Data protection reform in the EU

In 1913, Parliament was debating the Welsh Church Disestablishment Bill.  F. E. Smith described it as “a Bill which has shocked the conscience of every Christian community in Europe”.  This prompted a stinging rebuke from G.K. Chesterton:  was it remotely plausible that, say Breton fishermen, or Russian peasants, had the slightest interest in any of this?

“ Do they, fasting, trembling bleeding

Wait the news from this our city?

Groaning, ‘That’s the Second Reading!’

Hissing ‘There is still Committee!’

If the voice of Cecil falters,

If McKenna’s point has pith,

Do they tremble for their altars?

Do they, Smith?”

A hundred years later, the European Parliament is debating data protection reform.  To suggest that every citizen of the Union is hanging on the words of Jan-Philipp Albrecht or Viviane Reding would invite Chestertonian derision.  But there must be a number of businesses that are trembling (if not perhaps fasting or bleeding, as yet) at talk of fines of up to 100 million Euros (or 5% of global turnover, whichever is the greater) for breach of the new requirements.  And the level of interest among ordinary citizens, at any rate in some countries in the EU, should not be underestimated.

The above reflections are prompted by the news that the LIBE Committee of the European Parliament has adopted an agreed position on the proposed new Regulations and Directive.  This gives a mandate for the rapporteurs – MEPs Jan-Philipp Albrecht and Dimitrious Droutsas – to negotiate with the EU Council on Parliament’s behalf.

The full text of the proposed version of the legislation approved by the LIBE Committee has not been made public.  However, this press release from the Commission indicates that there are some important differences between the Commission’s original proposal in January 2012 and the text being put forward by the LIBE Committee.  Notably, the Committee is proposing maximum sanctions of 100 million euros or up to 5% of annual worldwide turnover, as compared with 1 million euros or up to 2% of annual worldwide turnover.

The Committee also wishes to strengthen the territorial scope of the reforms.  The Commission’s original proposal was that in specified circumstances the Regulation should apply to the processing of personal data of subject residing in the Union, by a controller not established in the Union.  The Committee is proposing that the Regulation should apply to the processing by a controller or processor not established in the Union.

The Commission’s proposal was that this extra-territorial reach of the Regulation should apply where the processing activities were related to the offering of goods and services to data subjects in the Union, or to the monitoring of their behaviour.  The Committee is proposing that the Regulation should apply to the offering of goods or services to data subjects in the Union irrespective of whether a payment of the data subject is required.  So, on the Committee’s text, a social networking site established outside the EU would be caught if it offered membership to individuals in the Union, even if membership was free.   The Committee also proposes that the Regulation should apply to the monitoring of such subjects (not just to the monitoring of their behaviour).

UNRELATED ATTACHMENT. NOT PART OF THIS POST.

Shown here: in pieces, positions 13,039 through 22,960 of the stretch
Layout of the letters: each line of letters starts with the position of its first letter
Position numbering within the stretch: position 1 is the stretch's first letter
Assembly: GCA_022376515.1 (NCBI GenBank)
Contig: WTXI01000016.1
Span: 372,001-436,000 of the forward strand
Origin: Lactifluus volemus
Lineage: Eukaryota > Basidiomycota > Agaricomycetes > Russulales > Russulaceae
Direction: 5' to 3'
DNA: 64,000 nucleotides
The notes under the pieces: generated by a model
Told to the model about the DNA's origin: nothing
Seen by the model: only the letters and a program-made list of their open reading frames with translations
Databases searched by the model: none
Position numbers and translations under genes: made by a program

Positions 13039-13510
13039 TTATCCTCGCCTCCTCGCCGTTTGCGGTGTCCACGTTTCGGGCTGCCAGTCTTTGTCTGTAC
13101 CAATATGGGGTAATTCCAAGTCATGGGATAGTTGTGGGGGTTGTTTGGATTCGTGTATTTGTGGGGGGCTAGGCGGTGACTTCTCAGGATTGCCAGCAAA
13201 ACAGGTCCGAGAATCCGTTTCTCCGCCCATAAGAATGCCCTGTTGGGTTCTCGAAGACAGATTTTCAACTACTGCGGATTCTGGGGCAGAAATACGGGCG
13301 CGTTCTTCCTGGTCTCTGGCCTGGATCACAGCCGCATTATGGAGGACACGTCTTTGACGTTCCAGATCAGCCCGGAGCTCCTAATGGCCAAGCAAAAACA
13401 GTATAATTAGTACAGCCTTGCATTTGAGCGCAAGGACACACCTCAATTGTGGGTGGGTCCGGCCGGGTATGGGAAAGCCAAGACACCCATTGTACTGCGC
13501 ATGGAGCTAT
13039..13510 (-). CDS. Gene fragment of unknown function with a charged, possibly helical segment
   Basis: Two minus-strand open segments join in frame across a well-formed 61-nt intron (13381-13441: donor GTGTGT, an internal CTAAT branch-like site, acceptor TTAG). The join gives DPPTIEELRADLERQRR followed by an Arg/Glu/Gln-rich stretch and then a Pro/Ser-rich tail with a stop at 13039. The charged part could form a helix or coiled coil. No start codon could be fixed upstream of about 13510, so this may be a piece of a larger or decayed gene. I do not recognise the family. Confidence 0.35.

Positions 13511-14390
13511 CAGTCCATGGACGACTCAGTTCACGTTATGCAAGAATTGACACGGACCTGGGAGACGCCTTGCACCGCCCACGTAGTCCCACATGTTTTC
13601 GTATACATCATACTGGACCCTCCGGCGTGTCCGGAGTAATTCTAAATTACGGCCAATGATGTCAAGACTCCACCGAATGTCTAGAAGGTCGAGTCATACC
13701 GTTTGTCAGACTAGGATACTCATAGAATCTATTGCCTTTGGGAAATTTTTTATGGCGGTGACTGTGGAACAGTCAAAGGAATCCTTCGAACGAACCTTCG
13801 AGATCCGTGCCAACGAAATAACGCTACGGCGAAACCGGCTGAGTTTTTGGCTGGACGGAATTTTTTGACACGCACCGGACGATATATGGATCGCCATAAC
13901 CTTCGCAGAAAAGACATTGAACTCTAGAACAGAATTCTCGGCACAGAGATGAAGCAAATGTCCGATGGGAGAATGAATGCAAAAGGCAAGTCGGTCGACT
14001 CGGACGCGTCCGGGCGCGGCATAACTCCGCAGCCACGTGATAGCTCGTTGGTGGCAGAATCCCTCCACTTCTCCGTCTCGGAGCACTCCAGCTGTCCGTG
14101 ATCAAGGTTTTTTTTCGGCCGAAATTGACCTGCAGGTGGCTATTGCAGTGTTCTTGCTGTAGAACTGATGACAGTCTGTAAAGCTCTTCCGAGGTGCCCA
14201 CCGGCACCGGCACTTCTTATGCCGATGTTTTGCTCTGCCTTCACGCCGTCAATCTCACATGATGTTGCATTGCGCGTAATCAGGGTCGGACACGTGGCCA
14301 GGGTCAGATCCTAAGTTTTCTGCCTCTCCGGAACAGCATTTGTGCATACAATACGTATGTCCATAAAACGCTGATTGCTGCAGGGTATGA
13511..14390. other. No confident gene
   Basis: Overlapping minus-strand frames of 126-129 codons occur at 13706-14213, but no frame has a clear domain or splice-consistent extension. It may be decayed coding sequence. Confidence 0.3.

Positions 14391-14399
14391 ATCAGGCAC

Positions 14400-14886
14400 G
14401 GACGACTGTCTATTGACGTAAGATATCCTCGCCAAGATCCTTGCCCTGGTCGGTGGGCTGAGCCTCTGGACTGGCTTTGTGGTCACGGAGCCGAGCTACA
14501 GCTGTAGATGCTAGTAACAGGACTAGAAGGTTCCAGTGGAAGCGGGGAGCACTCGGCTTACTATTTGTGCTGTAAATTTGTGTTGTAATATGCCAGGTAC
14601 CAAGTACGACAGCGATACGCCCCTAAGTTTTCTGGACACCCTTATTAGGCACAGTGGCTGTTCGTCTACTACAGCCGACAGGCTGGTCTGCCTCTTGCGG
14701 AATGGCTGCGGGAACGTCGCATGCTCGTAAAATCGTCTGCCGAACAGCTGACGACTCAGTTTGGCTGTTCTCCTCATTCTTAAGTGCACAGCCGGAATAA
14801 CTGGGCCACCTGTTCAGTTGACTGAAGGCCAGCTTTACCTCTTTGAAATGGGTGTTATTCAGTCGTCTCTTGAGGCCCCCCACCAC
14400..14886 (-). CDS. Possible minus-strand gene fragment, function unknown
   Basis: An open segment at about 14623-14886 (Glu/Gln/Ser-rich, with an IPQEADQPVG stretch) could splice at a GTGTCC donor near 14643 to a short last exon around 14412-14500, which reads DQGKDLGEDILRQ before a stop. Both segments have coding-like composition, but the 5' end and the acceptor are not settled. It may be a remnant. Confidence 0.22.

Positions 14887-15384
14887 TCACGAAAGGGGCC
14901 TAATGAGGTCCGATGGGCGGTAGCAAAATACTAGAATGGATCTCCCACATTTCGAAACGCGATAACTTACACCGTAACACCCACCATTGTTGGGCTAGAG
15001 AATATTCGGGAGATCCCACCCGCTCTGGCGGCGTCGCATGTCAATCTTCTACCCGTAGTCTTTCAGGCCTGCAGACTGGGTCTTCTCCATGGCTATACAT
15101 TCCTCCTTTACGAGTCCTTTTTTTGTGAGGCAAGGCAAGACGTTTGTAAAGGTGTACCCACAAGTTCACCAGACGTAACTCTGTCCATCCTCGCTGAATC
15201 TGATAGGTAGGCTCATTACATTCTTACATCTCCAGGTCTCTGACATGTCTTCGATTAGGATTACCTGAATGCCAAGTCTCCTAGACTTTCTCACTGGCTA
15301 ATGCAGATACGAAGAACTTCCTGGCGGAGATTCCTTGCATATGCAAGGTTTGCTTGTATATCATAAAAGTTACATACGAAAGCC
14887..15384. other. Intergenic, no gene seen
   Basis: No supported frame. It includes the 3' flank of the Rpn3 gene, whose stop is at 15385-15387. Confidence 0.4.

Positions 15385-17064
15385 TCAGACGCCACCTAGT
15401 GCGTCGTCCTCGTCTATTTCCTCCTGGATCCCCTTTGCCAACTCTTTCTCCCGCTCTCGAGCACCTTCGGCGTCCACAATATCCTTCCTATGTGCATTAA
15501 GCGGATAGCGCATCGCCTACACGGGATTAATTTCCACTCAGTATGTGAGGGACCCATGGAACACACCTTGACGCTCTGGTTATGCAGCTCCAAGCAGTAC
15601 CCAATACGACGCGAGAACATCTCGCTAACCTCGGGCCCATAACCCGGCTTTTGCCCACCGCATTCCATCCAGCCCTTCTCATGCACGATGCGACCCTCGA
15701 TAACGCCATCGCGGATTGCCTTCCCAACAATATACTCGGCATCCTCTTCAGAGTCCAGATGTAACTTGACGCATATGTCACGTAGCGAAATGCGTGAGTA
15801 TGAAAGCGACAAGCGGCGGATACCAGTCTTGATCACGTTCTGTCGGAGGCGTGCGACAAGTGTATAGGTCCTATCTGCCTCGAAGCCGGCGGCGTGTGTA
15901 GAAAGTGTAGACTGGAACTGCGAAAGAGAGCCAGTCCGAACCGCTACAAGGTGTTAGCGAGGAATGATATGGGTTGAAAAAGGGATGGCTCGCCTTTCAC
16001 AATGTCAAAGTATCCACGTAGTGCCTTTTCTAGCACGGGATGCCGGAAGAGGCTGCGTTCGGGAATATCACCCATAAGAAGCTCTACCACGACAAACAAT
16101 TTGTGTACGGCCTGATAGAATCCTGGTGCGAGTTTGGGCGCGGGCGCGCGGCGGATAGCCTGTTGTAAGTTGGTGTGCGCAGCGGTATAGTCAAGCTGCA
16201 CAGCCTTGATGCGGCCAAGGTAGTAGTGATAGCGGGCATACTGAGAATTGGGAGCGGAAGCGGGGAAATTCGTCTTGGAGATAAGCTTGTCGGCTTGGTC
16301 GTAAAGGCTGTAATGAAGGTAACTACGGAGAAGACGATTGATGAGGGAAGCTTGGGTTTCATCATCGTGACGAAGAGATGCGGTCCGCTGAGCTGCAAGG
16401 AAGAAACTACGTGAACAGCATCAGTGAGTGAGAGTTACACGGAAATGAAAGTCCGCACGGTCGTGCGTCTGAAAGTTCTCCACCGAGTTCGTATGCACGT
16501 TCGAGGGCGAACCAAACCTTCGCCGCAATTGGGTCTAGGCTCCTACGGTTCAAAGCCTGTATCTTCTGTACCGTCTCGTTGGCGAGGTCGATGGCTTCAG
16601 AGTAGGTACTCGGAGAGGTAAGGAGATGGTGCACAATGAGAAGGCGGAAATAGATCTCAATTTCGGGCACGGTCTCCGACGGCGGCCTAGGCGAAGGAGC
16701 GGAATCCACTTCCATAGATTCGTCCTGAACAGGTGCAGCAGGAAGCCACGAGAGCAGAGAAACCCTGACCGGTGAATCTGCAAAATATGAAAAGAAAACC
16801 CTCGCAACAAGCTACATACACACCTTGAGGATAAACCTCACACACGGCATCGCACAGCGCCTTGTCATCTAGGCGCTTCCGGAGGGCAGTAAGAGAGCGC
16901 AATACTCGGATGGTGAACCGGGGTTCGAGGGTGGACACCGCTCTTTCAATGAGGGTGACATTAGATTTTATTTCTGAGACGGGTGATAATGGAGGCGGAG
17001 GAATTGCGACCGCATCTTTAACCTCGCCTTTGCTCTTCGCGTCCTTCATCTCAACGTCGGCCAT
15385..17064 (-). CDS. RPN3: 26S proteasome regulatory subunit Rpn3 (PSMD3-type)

The Committee’s text also would prohibit disclosure outside the EU of personal data processed in the EU, where such disclosure was ordered by a non-EU court or tribunal, unless the transfer was authorised in advance by the relevant EU national data protection authority.  So, it would appear, if a US court ordered disclosure of personal data about UK citizens, then a US company that complied with that order without the prior authorisation of the ICO would be in breach of the Regulation and could be fined.

Media and online comment (see e.g. here and here) has suggested that the European Parliament’s current approach – strengthening the protection for data subjects, in particular in relation to international transfers – is partly a reaction to the revelations by Edward Snowden about the disclosure of personal information to the NSA.

The next step will be for the Council to decide on its position.  There will be a Council discussion between heads of state and government on 24th – 25th October, relating to the digital single market, followed by a meeting of Justice Ministers on data protection reform on 4th – 5th December.  There will then be a “trilogue” between Parliament, the Council, and the Commission.  The President of the European Commission has called for a final text to be agreed before the European Parliamentary elections in May 2014 – though it seems likely that there will be a further 2 years or so before the new legislation comes into effect.

Timothy Pitt-Payne